Fluid in a rotating bucket

Homework Statement

What is wrong with the following argument from Bernoulli's equation?

Suppose a fluid in a bucket is rotating under gravity with constant angular velocity W so that velocity is:

$u = (-\Omega y,\Omega x, 0).$

Then:

$\frac{P}{\rho} + \frac{u^2}{2} + gz = constant$,

$z = constant - \frac{(\Omega)^2}{2g} (x^2+y^2)$

But this implies that the highest point of the water is in the middle, which is obviously not true.

2. The attempt at a solution

I was wondering if perhaps it might have something to do with P or rho (or both) being a function of x and y? In the problem the whole pressure term seems to have been grouped with the constant, and I'm wondering if that is justifiable. Beyond that I don't know, it looks like Bernoulli's equation is just not appropriate for this situation for some reason (or else it has been applied incorrectly, but I am not sure why).

I've put this in the homework section, but I should mention that it is not assessed and I am unable to check my answer, so this is just out of interest.

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TSny
Homework Helper
Gold Member
Hello, jbar18

Bernoulli's equation $\frac{P}{\rho} + \frac{u^2}{2} + gz = constant$ generally holds only along a streamline. The "constant" on the right hand side can be different for different streamlines. Does Bernoulli's equation hold along a steamline for the rotating fluid in the bucket?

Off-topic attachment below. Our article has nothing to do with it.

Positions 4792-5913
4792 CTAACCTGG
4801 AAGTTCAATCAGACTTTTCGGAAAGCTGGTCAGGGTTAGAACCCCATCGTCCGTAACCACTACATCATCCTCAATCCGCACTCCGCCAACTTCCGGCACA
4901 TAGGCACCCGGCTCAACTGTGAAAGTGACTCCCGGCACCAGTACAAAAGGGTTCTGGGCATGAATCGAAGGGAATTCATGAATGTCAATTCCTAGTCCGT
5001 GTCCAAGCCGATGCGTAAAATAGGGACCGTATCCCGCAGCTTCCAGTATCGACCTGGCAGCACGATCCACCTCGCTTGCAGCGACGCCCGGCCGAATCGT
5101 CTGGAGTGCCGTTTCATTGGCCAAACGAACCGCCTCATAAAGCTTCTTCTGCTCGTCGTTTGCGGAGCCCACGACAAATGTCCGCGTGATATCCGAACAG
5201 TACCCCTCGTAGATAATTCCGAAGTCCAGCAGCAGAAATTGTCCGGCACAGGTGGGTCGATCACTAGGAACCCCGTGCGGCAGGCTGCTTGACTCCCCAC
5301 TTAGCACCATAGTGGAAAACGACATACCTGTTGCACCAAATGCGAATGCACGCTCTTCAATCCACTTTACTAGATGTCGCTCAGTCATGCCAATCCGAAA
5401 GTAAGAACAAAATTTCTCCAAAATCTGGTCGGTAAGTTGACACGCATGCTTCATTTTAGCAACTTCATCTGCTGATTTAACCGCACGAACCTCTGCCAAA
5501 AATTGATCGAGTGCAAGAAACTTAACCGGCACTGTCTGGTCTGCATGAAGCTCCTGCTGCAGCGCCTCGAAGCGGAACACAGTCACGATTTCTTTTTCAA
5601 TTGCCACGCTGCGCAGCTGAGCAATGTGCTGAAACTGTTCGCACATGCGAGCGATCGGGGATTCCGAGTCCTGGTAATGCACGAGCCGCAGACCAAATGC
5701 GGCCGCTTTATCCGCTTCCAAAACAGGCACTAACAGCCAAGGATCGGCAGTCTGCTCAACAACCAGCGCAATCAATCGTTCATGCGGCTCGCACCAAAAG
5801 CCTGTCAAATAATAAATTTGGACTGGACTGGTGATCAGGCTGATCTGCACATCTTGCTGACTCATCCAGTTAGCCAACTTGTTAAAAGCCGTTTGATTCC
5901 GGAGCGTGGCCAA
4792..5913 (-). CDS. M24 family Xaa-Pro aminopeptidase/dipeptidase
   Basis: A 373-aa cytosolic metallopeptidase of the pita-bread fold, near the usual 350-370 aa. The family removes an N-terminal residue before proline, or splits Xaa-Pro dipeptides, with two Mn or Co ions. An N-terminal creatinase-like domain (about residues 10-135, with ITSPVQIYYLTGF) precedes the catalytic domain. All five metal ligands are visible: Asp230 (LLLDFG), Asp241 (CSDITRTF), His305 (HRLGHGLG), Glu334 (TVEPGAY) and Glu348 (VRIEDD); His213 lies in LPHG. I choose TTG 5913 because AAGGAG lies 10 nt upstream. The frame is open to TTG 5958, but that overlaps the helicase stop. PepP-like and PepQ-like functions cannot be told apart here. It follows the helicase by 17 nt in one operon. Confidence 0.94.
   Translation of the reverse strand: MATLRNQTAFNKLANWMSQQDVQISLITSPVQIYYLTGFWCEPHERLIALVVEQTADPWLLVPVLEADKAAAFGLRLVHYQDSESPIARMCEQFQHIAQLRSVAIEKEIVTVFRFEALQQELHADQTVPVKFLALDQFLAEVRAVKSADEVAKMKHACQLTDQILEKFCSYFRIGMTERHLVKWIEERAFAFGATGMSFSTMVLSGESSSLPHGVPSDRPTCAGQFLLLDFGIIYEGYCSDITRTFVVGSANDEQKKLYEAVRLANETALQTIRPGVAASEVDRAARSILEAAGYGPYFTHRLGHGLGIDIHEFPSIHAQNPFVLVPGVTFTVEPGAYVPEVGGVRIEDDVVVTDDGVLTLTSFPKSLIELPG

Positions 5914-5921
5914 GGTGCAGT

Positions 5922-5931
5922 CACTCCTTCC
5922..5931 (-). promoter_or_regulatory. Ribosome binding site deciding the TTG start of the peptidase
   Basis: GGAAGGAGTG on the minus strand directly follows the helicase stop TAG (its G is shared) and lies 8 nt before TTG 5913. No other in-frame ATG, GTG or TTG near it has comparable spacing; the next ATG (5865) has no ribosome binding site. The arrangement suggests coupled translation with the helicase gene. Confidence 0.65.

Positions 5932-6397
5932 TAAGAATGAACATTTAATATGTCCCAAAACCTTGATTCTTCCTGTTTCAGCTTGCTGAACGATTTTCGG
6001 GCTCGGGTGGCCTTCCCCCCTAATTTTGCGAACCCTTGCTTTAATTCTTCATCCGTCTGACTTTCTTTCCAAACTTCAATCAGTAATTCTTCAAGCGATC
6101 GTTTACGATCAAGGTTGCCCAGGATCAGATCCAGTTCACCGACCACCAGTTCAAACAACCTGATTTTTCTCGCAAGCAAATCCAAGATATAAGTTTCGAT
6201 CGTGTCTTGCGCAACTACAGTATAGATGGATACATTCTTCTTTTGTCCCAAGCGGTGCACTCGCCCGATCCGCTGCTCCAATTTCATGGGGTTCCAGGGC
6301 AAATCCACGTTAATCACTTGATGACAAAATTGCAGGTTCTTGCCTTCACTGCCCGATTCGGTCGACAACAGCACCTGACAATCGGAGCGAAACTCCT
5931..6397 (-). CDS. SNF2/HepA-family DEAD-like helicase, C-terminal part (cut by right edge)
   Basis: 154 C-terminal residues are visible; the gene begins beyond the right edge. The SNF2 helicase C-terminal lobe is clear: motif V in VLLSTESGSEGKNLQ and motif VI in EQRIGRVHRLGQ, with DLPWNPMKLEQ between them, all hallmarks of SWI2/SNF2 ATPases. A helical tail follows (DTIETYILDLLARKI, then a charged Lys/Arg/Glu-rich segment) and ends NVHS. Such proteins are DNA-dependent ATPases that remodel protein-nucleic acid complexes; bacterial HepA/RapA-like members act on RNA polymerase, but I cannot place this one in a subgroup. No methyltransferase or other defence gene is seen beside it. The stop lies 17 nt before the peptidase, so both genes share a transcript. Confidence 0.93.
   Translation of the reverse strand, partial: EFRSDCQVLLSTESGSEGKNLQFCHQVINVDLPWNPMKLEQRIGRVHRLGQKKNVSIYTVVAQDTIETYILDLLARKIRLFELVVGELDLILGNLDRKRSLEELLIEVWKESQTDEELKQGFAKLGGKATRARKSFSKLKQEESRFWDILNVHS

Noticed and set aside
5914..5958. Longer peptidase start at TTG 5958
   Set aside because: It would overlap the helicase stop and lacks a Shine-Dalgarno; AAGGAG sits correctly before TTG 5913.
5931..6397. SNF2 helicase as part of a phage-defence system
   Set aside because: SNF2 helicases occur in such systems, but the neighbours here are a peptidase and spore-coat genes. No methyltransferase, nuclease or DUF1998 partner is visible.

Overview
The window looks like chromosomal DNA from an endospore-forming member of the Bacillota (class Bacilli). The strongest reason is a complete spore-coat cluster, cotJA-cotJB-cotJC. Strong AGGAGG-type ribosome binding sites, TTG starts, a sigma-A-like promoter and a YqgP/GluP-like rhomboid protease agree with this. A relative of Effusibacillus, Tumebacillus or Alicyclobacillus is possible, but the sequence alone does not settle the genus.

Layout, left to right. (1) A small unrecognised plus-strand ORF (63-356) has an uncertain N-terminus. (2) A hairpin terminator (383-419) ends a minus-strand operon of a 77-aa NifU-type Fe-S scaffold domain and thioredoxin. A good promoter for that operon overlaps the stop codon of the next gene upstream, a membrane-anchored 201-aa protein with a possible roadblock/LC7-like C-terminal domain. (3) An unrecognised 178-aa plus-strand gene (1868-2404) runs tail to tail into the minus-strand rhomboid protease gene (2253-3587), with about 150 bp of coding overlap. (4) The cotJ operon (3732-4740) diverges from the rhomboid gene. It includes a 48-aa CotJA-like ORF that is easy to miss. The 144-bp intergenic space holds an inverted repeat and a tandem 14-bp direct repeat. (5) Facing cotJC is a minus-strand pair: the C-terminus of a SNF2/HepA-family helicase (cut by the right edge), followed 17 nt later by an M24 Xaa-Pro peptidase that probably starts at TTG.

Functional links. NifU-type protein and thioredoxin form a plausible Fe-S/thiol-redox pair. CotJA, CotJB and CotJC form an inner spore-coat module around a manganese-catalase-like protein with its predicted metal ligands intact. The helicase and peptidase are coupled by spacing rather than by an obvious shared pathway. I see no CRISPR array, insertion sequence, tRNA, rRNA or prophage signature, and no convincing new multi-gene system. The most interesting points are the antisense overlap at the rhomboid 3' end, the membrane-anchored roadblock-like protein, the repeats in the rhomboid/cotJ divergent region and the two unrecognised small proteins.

[EDIT: Just found this link: Bernoulli’s Equation for a Rotating Fluid ]

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Hi TSny,

I imagined those streamlines would exist in a plane of constant z. I wondered about the constants, is that the flaw in the logic? Given that this method doesn't work, how might we go about finding the shape of the fluid surface?

TSny
Homework Helper
Gold Member
how might we go about finding the shape of the fluid surface?

Look at the derivation of equation (4) in the link and then see how it's applied to the upper surface of the rotating fluid to get equation (6).

1 person
Thanks TSny, I'll take a look at that.